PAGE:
US blacklists Iranian foreign minister

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Article Summary
After the United States placed sanctions on Iranian Foreign Minister Mohammad Javad Zarif, White House officials told the media that he was merely a propaganda chief not worth negotiating with; experts, however, said Zarif was an effective messenger for the Islamic Republic.

The Trump administration announced today that it is placing sanctions on Iranian Foreign Minister Mohammad Javad Zarif in a move likely to raise doubts about President Donald Trump’s oft-cited goal of negotiating a new deal with Iran and to further estrange Washington from its European allies. The designation also may boost Zarif at home.

Zarif told Al-Monitor that he was notified about the US designation while in New York, and mocked the stated US rational for the decision.

“The US’ reason for designating me is that I am Iran’s ‘primary spokesperson around the world,’” Zarif wrote on Twitter. “Is the truth really that painful? …Thank you for considering me such a huge threat to your agenda.”

Secretary of State Mike Pompeo, in a written statement, said the United States was designating Zarif under a recent executive order imposing sanctions on Iranian Supreme Leader Ayatollah Ali Khamenei and others associated with him.

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“Foreign Minister Zarif and the Foreign Ministry he runs take their direction from the Supreme Leader and his office,” Pompeo said in the statement. “Foreign Minister Zarif is a key enabler of Ayatollah Khamenei’s policies throughout the region and around the world.”

US senior administration officials disputed that the designation would pose an obstacle to Trump’s claims of wanting to get to the table with Iran and said Zarif was merely a propaganda chief, and essentially not a senior enough decision-maker in the Iranian regime to bother negotiating with. Al-Monitor previously reported then that Zarif had met with Sen. Rand Paul , R-Ky., on July 18 in New York to feel out prospects for possible future talks between Iran and the United States.

“If we do have an official contact with Iran, we would want to have contact with somebody who is a significant decision-maker,” a senior administration official, speaking not for attribution, told journalists on a White House background call this afternoon.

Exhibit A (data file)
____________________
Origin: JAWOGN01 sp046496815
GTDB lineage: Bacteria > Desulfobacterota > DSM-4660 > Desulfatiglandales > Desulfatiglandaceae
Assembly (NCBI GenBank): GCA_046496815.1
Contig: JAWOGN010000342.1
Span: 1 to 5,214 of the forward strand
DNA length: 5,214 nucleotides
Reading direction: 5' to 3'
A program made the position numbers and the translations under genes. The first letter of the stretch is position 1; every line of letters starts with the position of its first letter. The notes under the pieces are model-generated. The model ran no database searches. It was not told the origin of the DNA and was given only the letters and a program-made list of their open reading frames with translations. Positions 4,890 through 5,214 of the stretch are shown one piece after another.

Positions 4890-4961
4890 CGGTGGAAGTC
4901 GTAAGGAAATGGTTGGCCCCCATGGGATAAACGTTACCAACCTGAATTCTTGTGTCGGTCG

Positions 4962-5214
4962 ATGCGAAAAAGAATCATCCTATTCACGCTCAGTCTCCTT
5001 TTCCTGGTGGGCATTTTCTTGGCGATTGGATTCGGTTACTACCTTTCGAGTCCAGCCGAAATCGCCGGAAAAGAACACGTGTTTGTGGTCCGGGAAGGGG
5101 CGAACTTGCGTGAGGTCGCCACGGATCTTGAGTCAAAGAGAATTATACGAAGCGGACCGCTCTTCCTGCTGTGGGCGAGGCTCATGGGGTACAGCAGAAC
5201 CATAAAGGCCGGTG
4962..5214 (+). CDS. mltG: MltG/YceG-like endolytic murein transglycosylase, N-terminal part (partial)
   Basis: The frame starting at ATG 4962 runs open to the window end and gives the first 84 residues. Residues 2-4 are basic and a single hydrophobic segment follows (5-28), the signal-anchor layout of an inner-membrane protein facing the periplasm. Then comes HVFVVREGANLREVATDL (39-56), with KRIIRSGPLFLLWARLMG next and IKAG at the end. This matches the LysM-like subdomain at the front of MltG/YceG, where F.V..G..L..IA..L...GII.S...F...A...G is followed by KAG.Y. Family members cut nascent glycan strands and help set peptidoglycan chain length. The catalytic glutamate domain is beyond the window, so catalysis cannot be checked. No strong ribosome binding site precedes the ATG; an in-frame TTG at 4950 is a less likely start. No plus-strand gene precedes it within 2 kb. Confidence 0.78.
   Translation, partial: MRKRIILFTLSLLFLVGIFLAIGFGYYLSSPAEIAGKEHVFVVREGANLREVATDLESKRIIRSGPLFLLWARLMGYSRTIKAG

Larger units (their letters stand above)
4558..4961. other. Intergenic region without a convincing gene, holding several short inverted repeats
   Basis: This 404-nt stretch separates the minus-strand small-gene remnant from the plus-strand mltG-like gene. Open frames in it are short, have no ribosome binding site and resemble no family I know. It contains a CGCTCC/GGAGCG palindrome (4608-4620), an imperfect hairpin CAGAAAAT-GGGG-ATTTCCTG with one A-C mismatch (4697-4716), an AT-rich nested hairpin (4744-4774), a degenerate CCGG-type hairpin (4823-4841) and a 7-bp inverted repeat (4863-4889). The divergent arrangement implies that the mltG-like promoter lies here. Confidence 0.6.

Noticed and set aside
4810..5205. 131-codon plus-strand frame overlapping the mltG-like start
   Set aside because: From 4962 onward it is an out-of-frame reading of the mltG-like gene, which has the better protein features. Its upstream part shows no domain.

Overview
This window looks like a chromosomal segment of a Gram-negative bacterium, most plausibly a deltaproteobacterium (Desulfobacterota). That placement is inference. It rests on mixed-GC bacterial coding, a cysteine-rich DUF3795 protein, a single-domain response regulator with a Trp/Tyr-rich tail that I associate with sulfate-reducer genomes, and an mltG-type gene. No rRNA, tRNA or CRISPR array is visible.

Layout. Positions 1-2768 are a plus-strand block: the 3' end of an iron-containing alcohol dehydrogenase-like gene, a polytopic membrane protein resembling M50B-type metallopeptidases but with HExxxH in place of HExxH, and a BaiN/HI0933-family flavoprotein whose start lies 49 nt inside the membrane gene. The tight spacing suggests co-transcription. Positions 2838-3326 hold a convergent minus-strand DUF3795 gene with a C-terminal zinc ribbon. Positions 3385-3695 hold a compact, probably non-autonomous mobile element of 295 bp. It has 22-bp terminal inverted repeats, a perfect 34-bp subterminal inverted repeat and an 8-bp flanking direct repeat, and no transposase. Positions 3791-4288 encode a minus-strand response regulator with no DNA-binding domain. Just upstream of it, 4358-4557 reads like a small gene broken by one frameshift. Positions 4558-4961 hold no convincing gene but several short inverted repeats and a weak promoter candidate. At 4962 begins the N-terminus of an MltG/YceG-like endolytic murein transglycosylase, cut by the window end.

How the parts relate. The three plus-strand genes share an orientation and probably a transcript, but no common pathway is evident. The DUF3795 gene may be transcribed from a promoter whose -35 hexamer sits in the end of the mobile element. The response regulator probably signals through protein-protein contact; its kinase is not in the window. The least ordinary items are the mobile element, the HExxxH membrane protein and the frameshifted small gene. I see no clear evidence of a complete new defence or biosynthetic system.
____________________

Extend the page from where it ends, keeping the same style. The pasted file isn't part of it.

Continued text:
Iran experts said the designation could help boost Zarif and shield him from attacks by hard-liners at home, even as it exposes the Trump administration Iran policy to charges of growing incoherence.

“It is basically a boost for him [Zarif] domestically because it really neutralizes a lot of the rhetoric used against him that accuses him of being too pro-American and too close to the US position,” Ali Vaez, director of the Iran program at the International Crisis Group, told Al-Monitor. “It bolsters his position domestically. Now he would be the target of US sanctions on a par with the supreme leader.”

But the US action “exposes a tension in the US administration argument, in the sense that you can’t say you are primarily interested in diplomacy with Iran, and at the same time, sanction Iran’s diplomat in chief,” Vaez said. “The other tension in the administration argument about Zarif: At the same time they say he does not matter in Iran as a decision-maker, they sanction him for being part of the supreme leader’s office.”

“It really puts the incoherence on full display,” Vaez said.

The contradictory US administration rationales for the designation also suggest frustration on the part of the Trump administration at the outcome to date of their maximum pressure campaign that has on the one hand, drastically cut Iran’s oil exports, but also led to a sharp deterioration in recent months of many of the behaviors on the nuclear and regional fronts that the Trump administration said it wanted to change when it withdrew from the Iran nuclear deal last year.

“Look, they know he is an effective messenger for Iran and that is precisely what they dislike about him,” Vaez said.

“The Zarif designation is one of the most ridiculous steps I’ve seen this Administration take,” Richard Nephew, former US sanctions expert and Iran deal negotiator, wrote on Twitter. “It won’t meaningfully affect Zarif’s diplomacy, it probably won’t result in much in terms of asset freeze or complications for him, and will annoy other world leaders.”

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Laura Rozen is Al-Monitor's diplomatic correspondent based in Washington, DC. She has written for Yahoo! News, Politico and Foreign Policy. On Twitter: @LRozen

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